WATCH: Mark Zuckerberg on The Moon in Facebook VR Livestream Feature

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Facebook now lets you livestream through its virtual reality app Spaces. People who use Spaces can now position a virtual camera and stream a feed of themselves to others live on Facebook.

The video interacts just like any other livestream video on Facebook would. People can react and comment in real time.

Mark Zuckerberg announced the feature during his own Spaces livestream today. Watch the videos below. The stream cut out in the middle, so there were 2 videos posted today.

Of course, streaming in virtual reality isn’t just like streaming on Facebook Live. Since the Spaces app allows users to meet up with friends virtually, they can be in the same livestream at the same time. Streamers can also drag comments from the chat around the video and use them as props for their stream.

In the videos above, Zuckerberg is live from The Moon in virtual reality via his avatar, testing the boundaries of the VR streaming capabilities. He and his co-streamer take comments from the video and drag them around as props.

Zuckerberg also demonstrated being in VR in the 3D videos that are sometimes offered on Facebook through outlets like The New York Times. He and his co-streamer traveled to Puerto Rico virtually to see the damage from the recent hurricanes. He said that it feels like they were really in Puerto Rico, which is a hard place to get to right now.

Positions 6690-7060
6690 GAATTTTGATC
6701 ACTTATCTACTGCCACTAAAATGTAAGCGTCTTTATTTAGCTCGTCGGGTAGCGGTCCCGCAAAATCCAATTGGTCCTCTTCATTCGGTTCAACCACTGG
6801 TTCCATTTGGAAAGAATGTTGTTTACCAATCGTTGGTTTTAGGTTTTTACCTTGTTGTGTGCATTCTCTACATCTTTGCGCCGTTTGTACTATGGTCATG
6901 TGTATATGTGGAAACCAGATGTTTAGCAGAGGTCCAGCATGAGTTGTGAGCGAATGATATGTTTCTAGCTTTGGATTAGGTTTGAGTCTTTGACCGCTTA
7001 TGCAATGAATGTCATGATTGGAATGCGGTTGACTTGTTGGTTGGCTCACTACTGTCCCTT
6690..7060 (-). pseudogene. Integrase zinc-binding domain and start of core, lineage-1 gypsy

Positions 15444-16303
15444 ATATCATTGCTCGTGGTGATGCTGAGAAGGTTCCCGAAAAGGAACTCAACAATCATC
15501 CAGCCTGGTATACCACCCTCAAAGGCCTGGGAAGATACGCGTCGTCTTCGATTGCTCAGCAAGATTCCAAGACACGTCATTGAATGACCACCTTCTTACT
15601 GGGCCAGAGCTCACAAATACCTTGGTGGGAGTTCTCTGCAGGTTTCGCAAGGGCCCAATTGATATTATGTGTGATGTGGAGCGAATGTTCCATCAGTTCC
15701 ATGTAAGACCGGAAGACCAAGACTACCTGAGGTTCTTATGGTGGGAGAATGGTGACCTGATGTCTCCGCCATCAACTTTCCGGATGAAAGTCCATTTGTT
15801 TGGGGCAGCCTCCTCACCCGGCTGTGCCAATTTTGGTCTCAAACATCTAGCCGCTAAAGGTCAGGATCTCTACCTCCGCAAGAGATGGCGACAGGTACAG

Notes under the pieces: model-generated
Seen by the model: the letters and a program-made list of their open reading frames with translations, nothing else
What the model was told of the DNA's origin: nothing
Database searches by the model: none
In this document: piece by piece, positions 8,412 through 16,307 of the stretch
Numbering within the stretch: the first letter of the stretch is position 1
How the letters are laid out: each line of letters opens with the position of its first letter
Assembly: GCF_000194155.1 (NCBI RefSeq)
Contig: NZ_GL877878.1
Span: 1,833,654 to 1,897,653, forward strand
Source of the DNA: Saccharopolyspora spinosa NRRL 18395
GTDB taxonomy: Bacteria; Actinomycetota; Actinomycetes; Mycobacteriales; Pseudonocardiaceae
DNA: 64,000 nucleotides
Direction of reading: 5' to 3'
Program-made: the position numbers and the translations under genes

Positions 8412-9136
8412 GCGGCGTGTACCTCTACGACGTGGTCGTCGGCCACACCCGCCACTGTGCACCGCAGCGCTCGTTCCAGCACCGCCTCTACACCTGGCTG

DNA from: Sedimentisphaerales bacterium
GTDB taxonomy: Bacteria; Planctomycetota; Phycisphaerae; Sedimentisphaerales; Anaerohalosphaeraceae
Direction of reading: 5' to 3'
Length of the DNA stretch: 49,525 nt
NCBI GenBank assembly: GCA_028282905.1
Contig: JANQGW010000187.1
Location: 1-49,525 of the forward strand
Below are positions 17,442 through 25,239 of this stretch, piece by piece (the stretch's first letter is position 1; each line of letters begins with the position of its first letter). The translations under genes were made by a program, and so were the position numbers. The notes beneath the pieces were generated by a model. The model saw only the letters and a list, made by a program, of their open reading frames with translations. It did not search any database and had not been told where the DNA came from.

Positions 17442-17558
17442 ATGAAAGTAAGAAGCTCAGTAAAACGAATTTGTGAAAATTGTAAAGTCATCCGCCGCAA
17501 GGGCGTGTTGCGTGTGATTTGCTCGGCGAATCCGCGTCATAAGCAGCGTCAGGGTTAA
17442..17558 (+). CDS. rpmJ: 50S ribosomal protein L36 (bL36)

Through transport orbs, streamers are able to change their stream in a moment. Zuckerberg’s stream went from Puerto Rico to OC3 to the moon, back to California.

Since Spaces is only available for Facebook’s Oculus Rift right now, this isn’t a feature that a large amount of people will be able to use. It won’t work on Microsoft’s Mixed Reality Headsets, and it won’t work on the lower-end Oculus, the Gear VR.

In the long term, Facebook hopes for this to be available to more augmented reality platforms. This is the first time Facebook has launched a feature like this. Facebook is going to focus on getting people to see VR as an integral part of its service when right now it just seems like an experiment to most.


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